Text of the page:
PRESS RELEASE FROM The Centre for Gender Economics and Innovation 4 July 2015

“Rio Tinto’s boss Sam Walsh is dead right when he says, “We’re missing out on 32% of the talent that’s out there.” (SMH July 2, 2015) because of the gender gap in his company.” says Susanne Moore, the founder of the Centre for Gender Economics & Innovation, Sydney.

Walsh said he “is looking to fill the company’s senior ranks with more women, but says female employees need to be more confident”. Rio Tinto’s latest Workplace Gender Equality Agency report for 2014-2015 shows Rio’s overall female participation at 18.5% of the workforce and with a slightly higher rate of 22.6% as female managers and executives. This is on par with the resources industry average of 17% female participation overall. Moore says that “the good thing about resources is that they know that they have a gender balance problem, and they want to fix it, not just as a feel good measure – they know that it will increase productivity and performance”. The Centre for Gender Economics and Innovation works with the Australian Mines and Metals Association (AMMA) to roll out the AWRA Recognised™ program to increase women’s participation in that sector.

Walsh offers the idea that women don’t always have the confidence to come forward, unlike men that can be over confidence when it comes to their ability, women might hang back and not feel confident enough to promote themselves in the same way as men. Moore says that whilst this might be the case for some women, it is a generalisation and an oversimplification of the issue. Moore believes the issue of women being more visible is a result of long entrenched structural barriers in the way that we design and manage companies, behavioural expectations for leaders and cultural norms that can hamper women.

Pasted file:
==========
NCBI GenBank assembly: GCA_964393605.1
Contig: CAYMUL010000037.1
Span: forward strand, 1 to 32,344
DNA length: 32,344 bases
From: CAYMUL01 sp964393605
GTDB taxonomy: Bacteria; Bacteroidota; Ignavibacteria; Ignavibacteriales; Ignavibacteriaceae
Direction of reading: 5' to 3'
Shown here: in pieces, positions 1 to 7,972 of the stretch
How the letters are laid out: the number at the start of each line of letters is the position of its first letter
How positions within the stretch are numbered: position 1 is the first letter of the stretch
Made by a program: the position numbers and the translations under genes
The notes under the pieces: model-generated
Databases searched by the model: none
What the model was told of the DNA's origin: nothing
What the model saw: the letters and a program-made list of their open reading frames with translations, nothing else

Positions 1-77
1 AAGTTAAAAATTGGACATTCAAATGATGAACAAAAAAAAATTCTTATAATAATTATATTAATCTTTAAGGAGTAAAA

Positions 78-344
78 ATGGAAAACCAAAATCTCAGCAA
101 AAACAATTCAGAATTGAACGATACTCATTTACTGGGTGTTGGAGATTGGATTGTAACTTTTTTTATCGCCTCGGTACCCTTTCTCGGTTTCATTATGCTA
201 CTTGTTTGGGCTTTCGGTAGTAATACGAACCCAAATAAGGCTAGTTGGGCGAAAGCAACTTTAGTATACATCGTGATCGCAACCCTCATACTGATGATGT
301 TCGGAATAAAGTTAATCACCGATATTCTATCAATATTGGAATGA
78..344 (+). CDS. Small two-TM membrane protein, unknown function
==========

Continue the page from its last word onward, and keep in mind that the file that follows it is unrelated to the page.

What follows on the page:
Research conducted worldwide by the Centre for Gender Economics and Innovation shows a clear link between improved gender diversity and business performance. Moore says, “Its just commonsense but many organisations are still unsure how to increase gender balance because they continue to look at the same old human resource solutions rather than looking more broadly at how they have gotten to the current position and then over lay that with a gender lens and this is Gender Economics”.

“Gender diversity remains one of the next frontiers in unlocking business underperformance and setting up a business culture for performance.   It’s the next business transformation,” says Moore.

Link to the SMH article here


The Centre for Gender Economics & Innovation aims to be the global leader in bringing a “Gender Economics” lens to understand and improve business underperformance and enable a sustainable management of complexity.


Susanne is the Founder and Chair of The Centre for Gender Economics and Innovation and is credited with developing the emerging fields of Gender Economics (macro) and Diversity Economics (organisational). Now a Sociologist after a career in ICT and business, she has a focus on Gender, innovation and performance at an organisational level and as well as consulting, she is conducting a research project on ‘The Profit Impact of Organisational Gender Diversity programs”. She brings a practical business experience coupled with academic rigour to her consulting practice around Gender Economics.


For Media Enquiries and Further Information:

Tony Irvine

Director and CFO, The Centre for Gender Economics Pty Ltd

0417 691 758

Susanne Moore

Founder & Chair, Centre for Gender Economics and Innovation

0439 420 897